There are approximately 200 varieties of mandarin oranges.


  • Mandarins are a part of the Rutaceae botanical family. This botanical family includes many citrus fruits including grapefruit, orange, lemon, and lime.
  • Mandarins are one of the original citrus fruits. They are smaller than an orange and have a sweeter taste.
  • Tangerines and clementines are hybrid varieties of mandarins.
    • Tangerines are a cross between the mandarin and pomelo.
    • The clementine is a cross between the mandarin and sweet orange.


  • Mandarins are an excellent source of vitamin C.
    • Vitamin C is an antioxidant which supports collagen and connective tissue formation, immune function, and wound healing.

How to Purchase, Prepare, and Store

  • Purchase mandarins in-season from November to February, depending on where they are grown. Canned mandarins are available year-round at grocers. Choose those that are canned in their own juice versus those that are canned in syrup.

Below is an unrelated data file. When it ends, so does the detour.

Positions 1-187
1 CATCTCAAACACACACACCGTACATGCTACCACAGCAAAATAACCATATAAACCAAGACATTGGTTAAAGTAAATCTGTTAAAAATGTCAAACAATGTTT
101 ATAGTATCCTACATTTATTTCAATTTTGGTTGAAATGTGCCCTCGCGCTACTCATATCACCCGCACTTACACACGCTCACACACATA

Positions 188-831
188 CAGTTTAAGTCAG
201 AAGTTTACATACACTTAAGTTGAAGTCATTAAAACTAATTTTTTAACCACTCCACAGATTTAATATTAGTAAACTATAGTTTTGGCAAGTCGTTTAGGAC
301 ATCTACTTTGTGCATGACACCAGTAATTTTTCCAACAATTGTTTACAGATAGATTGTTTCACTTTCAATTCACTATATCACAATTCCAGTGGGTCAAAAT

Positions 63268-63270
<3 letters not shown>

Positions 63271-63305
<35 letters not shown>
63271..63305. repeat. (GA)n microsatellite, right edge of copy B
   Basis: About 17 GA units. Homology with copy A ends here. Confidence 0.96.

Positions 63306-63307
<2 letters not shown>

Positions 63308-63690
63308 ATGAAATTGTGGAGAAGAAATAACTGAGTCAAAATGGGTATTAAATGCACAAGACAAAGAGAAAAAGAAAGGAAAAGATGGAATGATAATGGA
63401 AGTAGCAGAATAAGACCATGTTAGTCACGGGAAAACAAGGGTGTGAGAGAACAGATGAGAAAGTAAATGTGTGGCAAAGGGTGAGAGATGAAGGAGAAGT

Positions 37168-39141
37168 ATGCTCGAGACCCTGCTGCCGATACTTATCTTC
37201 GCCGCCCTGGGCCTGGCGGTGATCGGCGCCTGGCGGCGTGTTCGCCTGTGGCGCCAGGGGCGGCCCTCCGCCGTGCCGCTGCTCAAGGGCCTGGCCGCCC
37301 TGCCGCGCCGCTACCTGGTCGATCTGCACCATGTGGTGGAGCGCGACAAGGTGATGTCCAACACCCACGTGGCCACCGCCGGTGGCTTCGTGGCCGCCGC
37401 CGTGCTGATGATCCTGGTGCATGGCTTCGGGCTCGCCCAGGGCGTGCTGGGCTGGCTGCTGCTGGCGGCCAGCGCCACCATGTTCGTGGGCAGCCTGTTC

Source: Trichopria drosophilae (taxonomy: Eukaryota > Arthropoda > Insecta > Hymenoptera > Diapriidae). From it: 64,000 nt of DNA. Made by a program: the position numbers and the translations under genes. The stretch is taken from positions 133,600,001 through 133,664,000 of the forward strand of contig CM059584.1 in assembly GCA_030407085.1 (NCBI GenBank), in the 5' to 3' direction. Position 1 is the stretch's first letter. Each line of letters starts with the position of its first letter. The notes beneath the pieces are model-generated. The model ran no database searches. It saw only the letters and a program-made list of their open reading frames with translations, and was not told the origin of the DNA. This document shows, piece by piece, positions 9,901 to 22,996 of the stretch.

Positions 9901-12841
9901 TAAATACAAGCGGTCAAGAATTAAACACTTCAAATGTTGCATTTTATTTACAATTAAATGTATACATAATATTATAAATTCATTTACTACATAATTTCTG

• When choosing mandarins, they should be bright in color and heavy for their size. Avoid those with soft spots or signs of mold.
  • Remove skin prior to eating. Mandarins can be eaten raw as a delicious snack or added to your favorite dessert or main dish recipes.
  • Mandarins can be added to fruit or vegetable salads and used in smoothies or parfaits. They can also be juiced.
  • Store in a cool, dark place. Whole mandarins stored at room temperature are good for one week. If stored in the refrigerator, they can last up to six weeks.

Nutrition Facts

1 medium mandarin

  • Calories: 46.6
  • Protein: 0.7 g
  • Fat: 0.2 g
  • Carbohydrate: 11.7 g
  • Fiber: 1.5 g
  • Calcium: 32.6 mg
  • Iron: 0.1 mg
  • Magnesium: 10.6 mg
  • Phosphorus: 17.6 mg
  • Folate: 14.1 μg
  • Vitamin A: 29.9 μg



Request an Appointment